Migrating e-mail and productivity apps to the cloud is a no brainer. Continuous updates, access from anywhere, no need to manage the supporting servers and associated hardware…the benefits are clear. As with any IT outsourcing, however, careful planning around security measures is essential. And with your O365 environment exposed to the public internet, security best practices are even more important.
While securing Office 365 is an ongoing effort, there are several top priorities that should be first to be addressed after your migration.
As you research your options for enterprise productivity applications you likely will come across Microsoft 365 alongside the more commonly known Office 365.
In typical Microsoft fashion, there are an array of different plans and licensing levels for each option. Deciding which is the best option can therefore take some time.
What is Microsoft 365 and how is it different from Office 365? M365 includes enterprise-specific features that you would likely purchase separately, critically several Enterprise Mobility and Security components.
For businesses at the midsize and enterprise levels, M365 seems like the clear choice. But what exactly do you get at each level of M365? And how does it compare to O365?
When you decide to move your Exchange environment to the cloud, you might be confused to discover that you still need to maintain an on-premises Exchange server. There are several reasons for this, stemming from the migration process and on to Identity Management.
If you’re moving from an active on-premises Exchange deployment, you’ll first configure an interim “Exchange Hybrid” environment which hosts mailboxes within Exchange Online and your local Exchange server. The two locations share namespace, address books, free-busy, calendars, really every Exchange functionality is synced between them. Mail flow and other functions appear to be internal, but might actually be processed and stored in the cloud environment.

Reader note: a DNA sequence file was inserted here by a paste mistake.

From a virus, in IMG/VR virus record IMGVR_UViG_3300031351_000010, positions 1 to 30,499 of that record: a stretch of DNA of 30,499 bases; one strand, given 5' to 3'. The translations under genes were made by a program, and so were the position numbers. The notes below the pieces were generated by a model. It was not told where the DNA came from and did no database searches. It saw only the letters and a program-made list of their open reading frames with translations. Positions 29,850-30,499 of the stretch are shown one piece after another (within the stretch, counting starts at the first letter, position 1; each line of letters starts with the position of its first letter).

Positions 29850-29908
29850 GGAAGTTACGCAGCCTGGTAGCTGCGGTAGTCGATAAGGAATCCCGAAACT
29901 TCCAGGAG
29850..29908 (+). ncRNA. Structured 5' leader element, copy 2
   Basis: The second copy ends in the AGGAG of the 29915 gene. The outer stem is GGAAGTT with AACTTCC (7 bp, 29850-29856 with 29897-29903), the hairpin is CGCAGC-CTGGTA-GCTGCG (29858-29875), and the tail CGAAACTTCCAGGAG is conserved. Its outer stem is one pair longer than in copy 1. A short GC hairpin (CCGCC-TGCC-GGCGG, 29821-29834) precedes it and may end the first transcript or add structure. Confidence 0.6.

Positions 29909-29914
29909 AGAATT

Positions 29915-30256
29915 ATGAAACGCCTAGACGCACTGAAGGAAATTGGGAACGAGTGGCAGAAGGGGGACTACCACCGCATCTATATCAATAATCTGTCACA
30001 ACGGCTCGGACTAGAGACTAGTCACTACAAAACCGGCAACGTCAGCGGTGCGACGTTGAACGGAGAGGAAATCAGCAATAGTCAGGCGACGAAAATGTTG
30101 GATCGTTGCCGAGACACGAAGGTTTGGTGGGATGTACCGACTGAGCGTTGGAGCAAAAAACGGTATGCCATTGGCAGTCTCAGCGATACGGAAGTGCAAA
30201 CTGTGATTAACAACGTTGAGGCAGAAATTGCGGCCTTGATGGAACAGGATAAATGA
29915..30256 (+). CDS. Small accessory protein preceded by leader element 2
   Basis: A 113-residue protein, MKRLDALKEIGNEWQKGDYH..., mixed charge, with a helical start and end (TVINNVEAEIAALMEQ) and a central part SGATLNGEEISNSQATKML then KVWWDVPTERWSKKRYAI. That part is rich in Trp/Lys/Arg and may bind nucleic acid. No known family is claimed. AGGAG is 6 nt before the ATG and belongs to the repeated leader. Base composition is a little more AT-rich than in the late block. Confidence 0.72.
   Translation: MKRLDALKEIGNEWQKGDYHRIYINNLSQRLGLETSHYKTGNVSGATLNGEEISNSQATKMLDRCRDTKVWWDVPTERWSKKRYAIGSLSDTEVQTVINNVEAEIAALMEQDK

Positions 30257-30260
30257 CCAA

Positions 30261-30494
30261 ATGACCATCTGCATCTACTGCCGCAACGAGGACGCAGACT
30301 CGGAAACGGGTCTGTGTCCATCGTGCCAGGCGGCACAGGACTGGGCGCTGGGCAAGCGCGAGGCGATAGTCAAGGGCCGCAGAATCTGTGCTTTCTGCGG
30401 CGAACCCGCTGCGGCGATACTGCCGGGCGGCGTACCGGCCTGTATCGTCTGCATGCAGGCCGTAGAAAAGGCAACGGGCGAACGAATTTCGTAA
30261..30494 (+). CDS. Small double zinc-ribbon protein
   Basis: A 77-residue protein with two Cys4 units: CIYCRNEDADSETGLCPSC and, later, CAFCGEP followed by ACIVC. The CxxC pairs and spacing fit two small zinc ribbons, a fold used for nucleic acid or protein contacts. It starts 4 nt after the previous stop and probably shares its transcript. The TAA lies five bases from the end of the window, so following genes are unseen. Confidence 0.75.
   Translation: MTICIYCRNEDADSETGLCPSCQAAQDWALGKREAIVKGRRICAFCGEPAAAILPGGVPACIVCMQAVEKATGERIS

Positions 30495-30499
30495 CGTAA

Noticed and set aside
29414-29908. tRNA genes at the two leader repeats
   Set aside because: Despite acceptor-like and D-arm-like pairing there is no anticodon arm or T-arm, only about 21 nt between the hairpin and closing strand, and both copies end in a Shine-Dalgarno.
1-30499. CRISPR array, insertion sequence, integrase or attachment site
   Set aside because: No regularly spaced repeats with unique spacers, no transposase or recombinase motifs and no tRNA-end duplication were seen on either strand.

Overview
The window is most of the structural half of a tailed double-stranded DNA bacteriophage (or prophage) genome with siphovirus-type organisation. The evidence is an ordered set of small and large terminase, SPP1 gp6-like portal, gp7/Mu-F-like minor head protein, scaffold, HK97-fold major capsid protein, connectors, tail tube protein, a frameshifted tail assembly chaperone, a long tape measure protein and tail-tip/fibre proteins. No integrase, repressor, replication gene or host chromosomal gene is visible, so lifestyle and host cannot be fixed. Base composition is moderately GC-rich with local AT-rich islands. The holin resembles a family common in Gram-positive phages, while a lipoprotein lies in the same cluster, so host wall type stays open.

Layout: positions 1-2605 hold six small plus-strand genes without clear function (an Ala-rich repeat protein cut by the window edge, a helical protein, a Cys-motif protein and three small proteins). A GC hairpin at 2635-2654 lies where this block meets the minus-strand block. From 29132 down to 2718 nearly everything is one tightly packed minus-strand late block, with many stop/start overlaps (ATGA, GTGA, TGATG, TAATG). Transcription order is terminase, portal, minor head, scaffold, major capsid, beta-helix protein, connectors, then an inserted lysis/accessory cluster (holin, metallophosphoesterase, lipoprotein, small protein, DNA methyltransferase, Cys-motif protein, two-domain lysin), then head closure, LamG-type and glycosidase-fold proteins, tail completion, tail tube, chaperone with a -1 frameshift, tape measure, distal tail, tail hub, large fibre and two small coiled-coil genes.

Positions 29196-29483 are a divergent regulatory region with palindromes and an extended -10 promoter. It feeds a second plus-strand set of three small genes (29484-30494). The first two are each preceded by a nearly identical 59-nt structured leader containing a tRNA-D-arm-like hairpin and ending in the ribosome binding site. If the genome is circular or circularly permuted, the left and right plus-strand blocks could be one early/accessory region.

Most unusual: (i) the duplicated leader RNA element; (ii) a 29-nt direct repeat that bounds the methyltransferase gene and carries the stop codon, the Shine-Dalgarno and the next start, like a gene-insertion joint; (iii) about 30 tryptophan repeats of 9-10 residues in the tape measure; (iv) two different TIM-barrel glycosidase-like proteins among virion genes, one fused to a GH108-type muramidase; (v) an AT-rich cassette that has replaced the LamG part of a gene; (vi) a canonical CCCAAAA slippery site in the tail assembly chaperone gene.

Why do companies do this with software?
The concept sounds crazy. Logic says that you lease a car, start to drive it immediately, and continue to drive it for the lease term. Yet with Microsoft software, even cloud-based software like Azure, O365, Dynamics CRM, and Windows 10, companies continue to buy SaaS offerings on their traditional Enterprise Agreements (EAs) and pay for them before they start to use them.
With any migration or upgrade, challenges will arise. Windows 10 migration is no different – so be prepared.
The most common type of Artificial Intelligence (AI) today is process automation, often referred to as Robotic Process Automation (RPA). Many IT guys (and, if you will, gals) fear that process automation will make their jobs disappear.
Let’s be honest, most of us who play individual games like golf are cheaters. We don’t play by the rules of the game 100% of the time. OK, labelling ourselves cheaters may be a harsh indictment of our collective scorekeeping.
Last year Microsoft announced support for DomainKeys Identified Mail (DKIM) signing for outbound emails in Office 365. If you are wondering what DKIM is, below is an excerpt from Microsoft blog describing what DKIM is in its simplest form.
Office 365’s adoption is growing at the speed of light, and that means that it is also growing as an attack vector. Combining this with the growth in email-based malware and phishing attacks we need Microsoft to step up to the plate and protect us, and of course, they have!
Within the tech industry there are many challenges standing in the way of growing tech firms, particularly to those attempting to separate themselves from the rest of the pack.